After the White Ship disaster, which claimed the lives of all on board (except one), including William Adeline, the heir to the English throne, England was plunged into a civil war known as the Anarchy.

I have read a great deal about the disaster, but I have yet to come across any information about whether any part of the ship, or any artifacts from the passengers, were ever found and have survived.

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    Welcome to History:SE. How would we recognise any artefacts as belonging to that particular vessel if they were found? Mar 16, 2019 at 2:48

1 Answer 1


According to the chronicler Orderic Vitalis (1075 – c. 1142), most of the royal treasure was recovered:

The dwellers on the coast, as soon as they ascertained that the reports of the disaster was well founded, dragged to the shore the wreck of the ship, with the whole of the royal treasure; and almost all that was in the vessel, the crew and passengers excepted, was recovered.

(my emphasis)

However, without any details on what the specific items in that treasure, it is impossible to know if any pieces survive to this day. As for the wreck itself, some of the timber may have been reused or simply used for firewood - we simply don't know.

It seems very few bodies were recovered, though, and William's was not among the few that were. Orderic Vitalis again:

Active men were diligently employed on the seventh of the calends of December [25th November], while the faithful were celebrating the feast of St. Catherine, virgin and martyr, in searching along the coast for the bodies of those who were drowned, but finding none, they lost their expected rewards. Rich lords caused diligent inquiries to be made in all quarters for good swimmers and experienced divers, and offered them large sums for any bodies of their deceased friends which could be recovered, in order that they might be buried with due honour.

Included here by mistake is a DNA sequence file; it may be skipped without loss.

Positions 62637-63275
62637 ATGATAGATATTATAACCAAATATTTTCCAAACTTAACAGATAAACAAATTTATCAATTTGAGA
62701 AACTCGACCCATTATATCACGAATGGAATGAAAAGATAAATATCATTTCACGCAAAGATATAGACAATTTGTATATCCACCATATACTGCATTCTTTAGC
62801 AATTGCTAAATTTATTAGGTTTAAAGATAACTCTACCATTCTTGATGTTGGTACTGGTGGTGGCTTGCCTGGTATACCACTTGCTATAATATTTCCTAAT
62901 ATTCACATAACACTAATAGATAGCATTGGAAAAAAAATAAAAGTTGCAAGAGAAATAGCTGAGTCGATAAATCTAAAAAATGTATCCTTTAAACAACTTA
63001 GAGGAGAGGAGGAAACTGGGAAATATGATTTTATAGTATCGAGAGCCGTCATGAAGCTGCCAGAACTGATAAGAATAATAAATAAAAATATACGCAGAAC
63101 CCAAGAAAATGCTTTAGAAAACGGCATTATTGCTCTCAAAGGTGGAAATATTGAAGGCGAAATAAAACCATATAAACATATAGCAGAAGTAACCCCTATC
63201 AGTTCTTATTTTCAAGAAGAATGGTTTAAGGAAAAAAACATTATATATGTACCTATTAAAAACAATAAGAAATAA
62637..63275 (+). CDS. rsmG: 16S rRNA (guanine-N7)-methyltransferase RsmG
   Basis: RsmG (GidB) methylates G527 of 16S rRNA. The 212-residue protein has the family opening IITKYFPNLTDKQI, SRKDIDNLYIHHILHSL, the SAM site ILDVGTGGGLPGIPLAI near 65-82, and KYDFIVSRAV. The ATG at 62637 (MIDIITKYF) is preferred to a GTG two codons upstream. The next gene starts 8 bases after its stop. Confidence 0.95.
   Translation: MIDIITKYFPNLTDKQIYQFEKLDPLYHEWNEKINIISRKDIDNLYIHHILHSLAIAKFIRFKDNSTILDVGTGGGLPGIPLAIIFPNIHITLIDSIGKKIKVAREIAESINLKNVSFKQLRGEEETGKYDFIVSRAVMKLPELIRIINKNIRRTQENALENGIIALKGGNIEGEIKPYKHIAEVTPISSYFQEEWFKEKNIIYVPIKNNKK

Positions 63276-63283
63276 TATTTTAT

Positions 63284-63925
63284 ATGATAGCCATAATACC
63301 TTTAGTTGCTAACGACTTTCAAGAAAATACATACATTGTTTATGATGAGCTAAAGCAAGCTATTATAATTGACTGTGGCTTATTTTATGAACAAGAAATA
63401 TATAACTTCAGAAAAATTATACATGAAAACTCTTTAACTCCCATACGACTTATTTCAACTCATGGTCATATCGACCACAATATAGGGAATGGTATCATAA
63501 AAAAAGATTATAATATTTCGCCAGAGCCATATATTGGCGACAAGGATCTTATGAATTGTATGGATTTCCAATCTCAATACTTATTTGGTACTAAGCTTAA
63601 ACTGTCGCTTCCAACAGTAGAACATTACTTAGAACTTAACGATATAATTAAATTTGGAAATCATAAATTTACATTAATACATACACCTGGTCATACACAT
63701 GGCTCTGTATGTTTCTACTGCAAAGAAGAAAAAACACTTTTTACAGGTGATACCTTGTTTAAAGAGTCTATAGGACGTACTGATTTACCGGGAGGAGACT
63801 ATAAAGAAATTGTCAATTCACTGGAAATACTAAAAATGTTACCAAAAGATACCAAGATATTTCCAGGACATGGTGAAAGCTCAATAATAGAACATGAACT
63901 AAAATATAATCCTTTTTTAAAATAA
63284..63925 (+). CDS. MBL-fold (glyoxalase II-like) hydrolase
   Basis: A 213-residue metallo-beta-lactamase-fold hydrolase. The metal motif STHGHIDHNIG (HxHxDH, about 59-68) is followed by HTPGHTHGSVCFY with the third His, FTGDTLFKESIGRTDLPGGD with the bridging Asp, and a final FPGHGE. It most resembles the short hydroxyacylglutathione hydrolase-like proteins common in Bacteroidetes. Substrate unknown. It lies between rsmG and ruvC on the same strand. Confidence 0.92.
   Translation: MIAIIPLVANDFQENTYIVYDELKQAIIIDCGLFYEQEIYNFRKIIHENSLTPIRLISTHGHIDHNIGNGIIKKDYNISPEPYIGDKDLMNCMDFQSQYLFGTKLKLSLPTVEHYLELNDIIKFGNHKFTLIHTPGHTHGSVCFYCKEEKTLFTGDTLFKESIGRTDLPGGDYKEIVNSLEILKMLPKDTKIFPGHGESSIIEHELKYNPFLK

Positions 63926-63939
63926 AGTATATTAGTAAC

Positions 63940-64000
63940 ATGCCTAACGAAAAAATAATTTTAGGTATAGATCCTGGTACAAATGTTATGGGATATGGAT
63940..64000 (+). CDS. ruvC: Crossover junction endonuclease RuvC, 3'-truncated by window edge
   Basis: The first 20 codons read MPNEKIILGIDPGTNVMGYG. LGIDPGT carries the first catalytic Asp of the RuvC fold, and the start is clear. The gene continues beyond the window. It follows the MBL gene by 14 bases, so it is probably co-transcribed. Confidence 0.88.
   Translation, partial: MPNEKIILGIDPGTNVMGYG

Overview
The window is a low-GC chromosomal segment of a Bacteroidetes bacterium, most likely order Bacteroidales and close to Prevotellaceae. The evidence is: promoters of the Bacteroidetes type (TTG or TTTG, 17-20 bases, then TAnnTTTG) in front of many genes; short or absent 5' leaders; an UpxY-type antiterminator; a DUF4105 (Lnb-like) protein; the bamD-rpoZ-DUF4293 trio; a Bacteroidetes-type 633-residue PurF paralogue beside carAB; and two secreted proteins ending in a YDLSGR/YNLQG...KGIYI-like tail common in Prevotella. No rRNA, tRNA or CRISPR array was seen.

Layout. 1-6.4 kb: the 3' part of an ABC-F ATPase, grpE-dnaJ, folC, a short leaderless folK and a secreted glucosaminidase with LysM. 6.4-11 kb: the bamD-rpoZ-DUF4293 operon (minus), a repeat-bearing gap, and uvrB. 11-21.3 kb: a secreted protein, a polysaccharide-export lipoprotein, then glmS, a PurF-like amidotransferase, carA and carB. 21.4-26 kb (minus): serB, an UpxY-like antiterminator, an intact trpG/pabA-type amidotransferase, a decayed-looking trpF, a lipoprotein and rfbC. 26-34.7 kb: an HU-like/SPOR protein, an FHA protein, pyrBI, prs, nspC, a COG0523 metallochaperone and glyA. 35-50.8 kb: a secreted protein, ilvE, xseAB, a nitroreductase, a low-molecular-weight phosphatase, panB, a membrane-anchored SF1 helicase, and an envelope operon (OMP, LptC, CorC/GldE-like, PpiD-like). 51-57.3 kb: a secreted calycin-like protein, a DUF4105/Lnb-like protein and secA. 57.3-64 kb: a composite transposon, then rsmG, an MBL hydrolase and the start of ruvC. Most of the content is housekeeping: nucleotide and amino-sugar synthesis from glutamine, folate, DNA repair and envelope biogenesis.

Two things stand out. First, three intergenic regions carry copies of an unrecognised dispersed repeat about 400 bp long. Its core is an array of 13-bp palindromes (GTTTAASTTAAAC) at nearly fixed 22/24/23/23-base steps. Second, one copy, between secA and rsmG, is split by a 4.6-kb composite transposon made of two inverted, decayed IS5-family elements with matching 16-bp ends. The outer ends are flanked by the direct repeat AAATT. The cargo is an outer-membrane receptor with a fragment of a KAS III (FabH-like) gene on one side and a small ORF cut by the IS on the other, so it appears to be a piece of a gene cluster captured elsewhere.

Orderic Vitalis was one of the more reliable chroniclers of the middle ages and there is little reason to doubt his account. Another chronicler, William Malmesbury, gives a similar - if slightly more colourful - account:

The calamity was augmented by the difficulty of finding the bodies, which could not be discovered by the various persons who sought them along the shore; but delicate as they were, they became food for the monsters of the deep.

The search for bodies would have been motivated by the desire to give them a proper burial than to retrieve any valuables they might have had on them.

Even if some the wreck was not dragged ashore, it's unlikely that any of it has survived:

The strong currents and tides in the area may well have washed away much of the rest [of the wreck]...while shipworms and other aquatic organisms would have reduced the wooden parts of the ship unless it was quickly covered in preserving silt.

The above source also states that

there is no record of anyone having mounted a search or exploratory dive

and nor have I found any evidence for any search or dives.

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    Ship's timbers were frequently used in building houses and, being ready-shaped and seasoned (if a little wet) were unlikely to sit around for long unused. Mar 18, 2019 at 8:38

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